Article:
Tam Dalyell

Almost as remarkable as the range of Nevill Mott's researches was his style of working, writes Volker Heine. Right until the end, one might find him in a laboratory, learning from a young experimentalist the latest data and developing a theoretical understanding of them. For this he was always loved and respected.

Solids, metals, alloys, insulators, semi-conductors, are very complex in the phenomena they show and the different processes going on simultaneously. There are electrons bonding the atoms together and carrying electrical current (or not, in insulators) and perhaps magnetism, atomic vibrations activated by the temperature, structural defects such as dislocations, and always impurities or additives which may be beneficial as in alloys or transistors but which more often confuse what one is studying. All these interact with one another in many ways, and Mott had an almost unique gift for going into such a complex situation, finding intuitively the dominant features and stitching them together into a coherent theory.

In this he really opened up the subject of solid state physics world- wide from about 1932, though in most countries and most universities, it remained deeply unfashionable until after the Second World War and the invention of the transistor, or much much later in some cases. He would approach a new puzzling phenomenon by holding up to it all the pieces of physics he had ever thought deeply about, noting similarities and differences, and finally concluding: well, the explanation must be such and such. Theoreticians with a more formal mathematical approach could find discussion with Mott very frustrating!

His style was already evident in his book with H. Jones in 1935, The Theory of Properties of the Metals and Alloys. More than any other work world-wide, it applied the newly developed quantum theory to the complex phenomena in solids. The crystal structures of the elements, soft X-ray emission, alloy phase diagrams, electrical and thermal conductivity, optical properties, thermoelectric power, molten metals and other topics were included. These were dealt with in a mixture of of rigorous theory supplemented by intuitive leaps where there were still huge gaps in the infant theory of solids.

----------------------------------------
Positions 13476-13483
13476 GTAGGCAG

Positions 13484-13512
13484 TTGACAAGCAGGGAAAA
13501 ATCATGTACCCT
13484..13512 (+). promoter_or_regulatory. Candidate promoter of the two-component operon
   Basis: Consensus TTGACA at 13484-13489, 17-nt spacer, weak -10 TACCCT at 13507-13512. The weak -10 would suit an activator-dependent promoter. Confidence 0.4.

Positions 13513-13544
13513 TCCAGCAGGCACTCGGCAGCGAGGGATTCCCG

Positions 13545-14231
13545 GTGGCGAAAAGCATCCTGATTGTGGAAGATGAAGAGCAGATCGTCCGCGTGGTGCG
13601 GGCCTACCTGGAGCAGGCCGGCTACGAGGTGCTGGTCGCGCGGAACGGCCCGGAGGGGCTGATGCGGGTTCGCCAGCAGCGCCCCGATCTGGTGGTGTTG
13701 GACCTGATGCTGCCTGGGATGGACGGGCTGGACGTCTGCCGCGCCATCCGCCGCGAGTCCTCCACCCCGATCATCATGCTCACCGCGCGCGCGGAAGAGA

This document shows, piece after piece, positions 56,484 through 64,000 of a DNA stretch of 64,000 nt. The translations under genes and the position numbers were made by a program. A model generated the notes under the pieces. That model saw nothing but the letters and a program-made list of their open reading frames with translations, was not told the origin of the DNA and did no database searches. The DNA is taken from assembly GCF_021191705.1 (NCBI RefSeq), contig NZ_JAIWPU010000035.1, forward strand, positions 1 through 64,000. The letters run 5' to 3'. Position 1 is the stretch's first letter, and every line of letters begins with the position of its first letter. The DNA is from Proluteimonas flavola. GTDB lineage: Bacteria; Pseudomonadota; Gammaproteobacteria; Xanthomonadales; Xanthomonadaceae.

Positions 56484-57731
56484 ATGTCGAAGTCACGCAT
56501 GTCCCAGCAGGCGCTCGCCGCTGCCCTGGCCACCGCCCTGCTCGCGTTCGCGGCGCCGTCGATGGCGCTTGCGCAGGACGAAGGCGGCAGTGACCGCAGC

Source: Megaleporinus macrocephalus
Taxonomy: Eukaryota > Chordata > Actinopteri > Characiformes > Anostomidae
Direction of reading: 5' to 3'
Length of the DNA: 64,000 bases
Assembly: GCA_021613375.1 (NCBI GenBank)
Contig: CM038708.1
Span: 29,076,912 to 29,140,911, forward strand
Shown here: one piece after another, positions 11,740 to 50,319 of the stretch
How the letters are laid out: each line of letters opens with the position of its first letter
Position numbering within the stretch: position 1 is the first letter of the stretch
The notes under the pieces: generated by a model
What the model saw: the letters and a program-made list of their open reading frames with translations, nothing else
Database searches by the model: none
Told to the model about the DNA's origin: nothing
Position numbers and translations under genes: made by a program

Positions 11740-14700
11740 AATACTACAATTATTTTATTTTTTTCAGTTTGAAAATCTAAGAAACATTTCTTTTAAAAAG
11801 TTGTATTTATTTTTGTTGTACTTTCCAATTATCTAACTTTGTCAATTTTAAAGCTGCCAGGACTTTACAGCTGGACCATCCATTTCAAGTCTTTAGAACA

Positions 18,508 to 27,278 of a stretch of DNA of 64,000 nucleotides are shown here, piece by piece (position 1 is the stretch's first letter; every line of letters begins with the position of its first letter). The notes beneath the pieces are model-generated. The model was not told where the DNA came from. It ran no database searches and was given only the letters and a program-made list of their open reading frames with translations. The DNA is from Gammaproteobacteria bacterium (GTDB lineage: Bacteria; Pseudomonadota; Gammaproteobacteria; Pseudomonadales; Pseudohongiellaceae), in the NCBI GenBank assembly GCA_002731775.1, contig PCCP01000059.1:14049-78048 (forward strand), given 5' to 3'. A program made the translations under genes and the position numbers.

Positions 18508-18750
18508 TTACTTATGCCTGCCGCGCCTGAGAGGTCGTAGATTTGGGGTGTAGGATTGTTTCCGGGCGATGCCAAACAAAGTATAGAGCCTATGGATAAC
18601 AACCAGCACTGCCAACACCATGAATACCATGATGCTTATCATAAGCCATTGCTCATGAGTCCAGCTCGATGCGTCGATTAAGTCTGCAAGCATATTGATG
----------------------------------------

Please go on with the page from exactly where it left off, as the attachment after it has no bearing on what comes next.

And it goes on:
Traditionally theoretical physics in Britain had developed as an offshoot of mathematics, so that it was a most unusual appointment when in 1933 he went to a chair of Theoretical Physics in Bristol in a department that was wholly or predominantly devoted to experimental research (which he headed after 1948). But he was that sort of theoretician. He gathered round him in Bristol a galaxy of collaborators whom he inspired and with whom he interacted closely, including R.W. Gurney, C. Frank, J. Mitchell, J. Friedel, N. Cabrera, and F. Nabarro.

When in 1954 he moved to Cambridge as Cavendish Professor, the leading position in Physics in Britain, as well as building up the whole department he started a group on the theoretical physics of solids (or condensed matter as it is now called). This has poured forth a stream of distinguished scientists and continues his tradition of close involvement with experiment and interpretation of the observed phenomena.

Although he enjoyed talking with young physicists, he had very few graduate students of his own, preferring to work with experimentalists and mroe senior colleagues. Before the advent of computing allowed a much more detailed connection between theory and experiment, theoretical physics involved having the right ideas and there was not much for a graduate student to assist with. Thus when I arrived from New Zealand in 1954, it took some persuasion for him to take me on, and the research project he suggested to me was characteristic: "Why don't you go over to the Low Temperature group and see if you can make yourself useful."

Two pieces of work showing his most profound insights are the variable range hopping, and the metal/insulator transition now called the Mott transition. Neither is easy to explain, even to a graduate class. In semiconductors, impurities at a very low concentration bind one electron (or hole) to themselves, all with slightly different energies in a partially compensated sample due to the randomness. Vibrations of the parent semiconductor are needed to help an electron hop from one side to another over a variable range of distances to conduct electricity. In spite of the two types of randomness, Mott was able to derive a most unusual law for the conductivity.

The Mott transition may be described as follows. When a series of centres such as donor or acceptor impurities in semiconductors are far apart and hold one electron or hole each, they form an insulator at zero Kelvin temperature because it requires a finite energy to ionise one such centre and add the electron to another centre which is already occupied. But when the centres overlap with one by more than a critical amount, they become a metal as for example in sodium metal where each atom also has one electron. The reason lies in the mobility of the electrons, which enables them to screen one another's charges and thus reduce a finite energy jump into an infinitesimal one.

Nevill Francis Mott, physicist: born Liverpool 30 September 1905; Lecturer, Manchester University 1929-30; Fellow and Lecturer, Gonville and Caius College, Cambridge 1930-33; Melville Wills Professor Theoretical Physics, Bristol University 1933-48, Henry Overton Wills Professor and Director, Henry Herbert Wills Physical Laboratories 1948-54; FRS 1936; Cavendish Professor of Physics, Cambridge University 1954-71, Master, Gonville and Caius College 1959-66; Kt 1962; Nobel Prize for Physics 1977; CH 1995; married 1930 Ruth Horder (two daughters); died Milton Keynes 8 August 1996.